Investment Commentary – November 12, 2014
Dow – 17,614.90 (11/11/14 close) (all-time high)
S&P 500 – 2,039.68 (11/11/14 close) (all-time high)
10-year Treasury – 2.36% (11/11/14 close)
- After a strong September jobs report, the October report further confirmed that the summer weakness was probably a blip. The board of labor statistics (BLS) reported that nonfarm payrolls rose by 214,000, and the unemployment rate declined to 5.8% due to an increase in employment and a decrease in the number of unemployed.
- With 90.5% of S&P 500 companies having reported, S&P 500 operating earnings are on track to be a record $29.67 for the 3rd quarter, representing a 10.2% year-over-year growth and another high in profit margins at 6.9%.
- The U.S. dollar has risen in value versus other global currencies in 2014, with a particularly strong advance in the past 4 months. The rise could have significant implications for Federal Reserve policy and U.S. economic growth, especially if it helps keep inflation in check. Potential negatives from the dollar’s advance include a reduction in U.S. exports and reduced tourism from outside the U.S. Analysts think the key takeaway is that continued dollar strength likely would amplify the attractiveness of U.S assets to foreign investors, while the adverse influence of weaker global currencies reduces the appeal of non-dollar-denominated investments to U.S. investors. A prolonged period of dollar strength could result in higher interest rates and/or even lower currency values in some countries.
- Analysts believe that declining oil prices will likely give an overall boost to the U.S. economy
- Both the Dow and the S&P 500 indexes hit all-time highs yesterday.
- The Labor Department reports that the average family dedicates some 10% of its budget to fuels of all kinds. The 25% drop in oil prices since last June, then, amounts to what effectively is a spendable income gain of 2.5% and in just a few months, effectively a $373 billion addition to households’ gross spending power. Even if families spend a small portion of this freed-up money, it cannot help but boost the economy. Beyond this consumer effect, lower oil prices also benefit shipping, warehousing, manufacturing, and all the rest of American businesses that are net energy consumers. Taken together, these effects conservatively could add in excess of 1% to the economy’s annual pace of growth.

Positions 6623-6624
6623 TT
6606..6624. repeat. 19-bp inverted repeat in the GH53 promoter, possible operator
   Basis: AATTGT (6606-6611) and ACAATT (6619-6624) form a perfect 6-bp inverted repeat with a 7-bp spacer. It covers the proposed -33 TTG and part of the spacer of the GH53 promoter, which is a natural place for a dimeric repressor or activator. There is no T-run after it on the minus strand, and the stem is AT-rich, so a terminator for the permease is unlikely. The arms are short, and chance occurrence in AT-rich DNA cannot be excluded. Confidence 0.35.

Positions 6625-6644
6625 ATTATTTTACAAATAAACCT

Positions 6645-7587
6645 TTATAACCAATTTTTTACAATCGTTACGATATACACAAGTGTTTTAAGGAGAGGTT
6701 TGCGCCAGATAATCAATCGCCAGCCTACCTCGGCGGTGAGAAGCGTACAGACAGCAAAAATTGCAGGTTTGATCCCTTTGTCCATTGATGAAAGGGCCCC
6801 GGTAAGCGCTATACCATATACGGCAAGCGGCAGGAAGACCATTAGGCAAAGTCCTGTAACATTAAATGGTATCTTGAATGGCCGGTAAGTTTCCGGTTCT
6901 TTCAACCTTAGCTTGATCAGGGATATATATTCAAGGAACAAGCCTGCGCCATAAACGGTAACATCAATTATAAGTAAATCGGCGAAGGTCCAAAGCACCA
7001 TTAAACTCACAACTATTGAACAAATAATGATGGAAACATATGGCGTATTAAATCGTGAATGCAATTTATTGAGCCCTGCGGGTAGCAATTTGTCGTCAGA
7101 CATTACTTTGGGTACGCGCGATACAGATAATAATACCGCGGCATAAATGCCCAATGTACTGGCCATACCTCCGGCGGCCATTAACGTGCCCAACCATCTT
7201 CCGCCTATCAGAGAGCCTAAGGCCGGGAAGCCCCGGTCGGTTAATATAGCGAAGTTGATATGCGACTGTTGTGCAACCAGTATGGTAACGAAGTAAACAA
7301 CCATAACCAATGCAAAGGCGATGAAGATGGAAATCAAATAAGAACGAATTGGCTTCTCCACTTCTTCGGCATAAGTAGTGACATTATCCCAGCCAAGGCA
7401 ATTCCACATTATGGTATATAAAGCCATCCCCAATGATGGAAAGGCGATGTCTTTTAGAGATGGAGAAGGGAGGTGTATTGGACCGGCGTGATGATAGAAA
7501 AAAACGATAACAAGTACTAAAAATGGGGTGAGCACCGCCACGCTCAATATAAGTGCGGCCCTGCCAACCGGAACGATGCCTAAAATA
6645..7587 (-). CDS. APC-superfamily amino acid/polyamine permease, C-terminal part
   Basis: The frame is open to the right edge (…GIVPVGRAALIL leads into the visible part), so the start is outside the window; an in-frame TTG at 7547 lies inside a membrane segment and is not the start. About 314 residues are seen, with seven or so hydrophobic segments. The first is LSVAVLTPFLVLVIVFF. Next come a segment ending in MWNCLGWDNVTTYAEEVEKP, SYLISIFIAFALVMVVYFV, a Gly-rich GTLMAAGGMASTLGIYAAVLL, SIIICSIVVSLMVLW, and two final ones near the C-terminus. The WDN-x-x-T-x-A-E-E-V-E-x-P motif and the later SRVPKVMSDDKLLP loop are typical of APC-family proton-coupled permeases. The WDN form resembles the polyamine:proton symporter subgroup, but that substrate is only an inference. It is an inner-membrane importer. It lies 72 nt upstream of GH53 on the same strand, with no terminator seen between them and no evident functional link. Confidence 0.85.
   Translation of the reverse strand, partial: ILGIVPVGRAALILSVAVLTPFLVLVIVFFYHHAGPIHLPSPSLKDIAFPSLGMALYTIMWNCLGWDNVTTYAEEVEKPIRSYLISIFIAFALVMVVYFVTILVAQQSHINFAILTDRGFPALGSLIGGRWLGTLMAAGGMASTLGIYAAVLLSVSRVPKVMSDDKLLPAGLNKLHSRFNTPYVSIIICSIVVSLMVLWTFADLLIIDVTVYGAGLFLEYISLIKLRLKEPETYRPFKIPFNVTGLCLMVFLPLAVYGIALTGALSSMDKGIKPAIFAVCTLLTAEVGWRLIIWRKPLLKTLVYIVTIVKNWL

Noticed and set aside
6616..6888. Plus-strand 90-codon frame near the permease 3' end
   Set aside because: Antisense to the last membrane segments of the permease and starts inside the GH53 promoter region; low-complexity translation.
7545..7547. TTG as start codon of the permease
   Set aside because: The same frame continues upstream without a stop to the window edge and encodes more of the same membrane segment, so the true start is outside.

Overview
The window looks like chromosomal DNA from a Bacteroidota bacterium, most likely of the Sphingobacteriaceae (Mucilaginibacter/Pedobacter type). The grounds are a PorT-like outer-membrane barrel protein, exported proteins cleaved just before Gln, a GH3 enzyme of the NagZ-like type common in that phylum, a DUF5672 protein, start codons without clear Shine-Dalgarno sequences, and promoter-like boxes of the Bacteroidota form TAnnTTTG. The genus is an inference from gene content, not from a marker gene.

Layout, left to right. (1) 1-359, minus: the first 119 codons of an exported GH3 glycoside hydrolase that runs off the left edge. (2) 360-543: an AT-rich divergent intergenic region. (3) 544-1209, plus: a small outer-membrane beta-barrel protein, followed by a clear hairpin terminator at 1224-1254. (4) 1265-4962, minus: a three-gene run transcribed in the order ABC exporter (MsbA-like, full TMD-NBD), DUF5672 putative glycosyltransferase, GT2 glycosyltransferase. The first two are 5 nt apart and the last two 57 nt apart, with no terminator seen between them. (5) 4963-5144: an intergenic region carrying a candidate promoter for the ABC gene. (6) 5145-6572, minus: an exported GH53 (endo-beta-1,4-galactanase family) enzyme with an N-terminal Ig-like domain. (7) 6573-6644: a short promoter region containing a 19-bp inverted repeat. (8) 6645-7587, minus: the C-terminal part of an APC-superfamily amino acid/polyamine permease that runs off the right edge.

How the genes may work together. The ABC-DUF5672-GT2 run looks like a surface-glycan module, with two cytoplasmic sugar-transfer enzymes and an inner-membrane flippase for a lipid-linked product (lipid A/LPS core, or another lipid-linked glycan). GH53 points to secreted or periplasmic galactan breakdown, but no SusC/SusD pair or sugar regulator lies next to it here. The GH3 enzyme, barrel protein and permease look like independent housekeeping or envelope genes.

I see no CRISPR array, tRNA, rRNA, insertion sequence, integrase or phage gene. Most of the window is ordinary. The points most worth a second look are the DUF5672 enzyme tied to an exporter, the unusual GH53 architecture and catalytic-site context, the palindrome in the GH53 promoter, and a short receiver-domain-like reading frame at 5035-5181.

- Barring new problems in the Middle East, there is every reason to expect low oil prices to persist. Increased sources Of oil and gas production – from fracking in the U.S., tar sands in Canada, and broadly, from technologies that permit greater recoveries from existing conventional wells – has enabled global oil output to climb by amounts approaching some 50% since 2010, far faster than demand, especially since the world’s economies are expanding only slowly.
- Analysts continue to like energy master limited partnerships (MLPs). MLPs have experienced tremendous growth in recent years and we expect substantial growth in the coming decade as well. Some estimates call for up to $890 billion in energy infrastructure growth in the coming decade. More pipelines, processing plants, fractionation facilities and export facilities will be needed.
- Analysts continue to favor large and mega cap stocks.
- In fixed income analysts continue to like corporate bonds.
The views presented are not intended to be relied on as a forecast, research or investment advice and are the opinions of the sources cited and are subject to change based on subsequent developments. They are not a recommendation, offer or solicitation to buy or sell any securities or to adopt any investment strategy.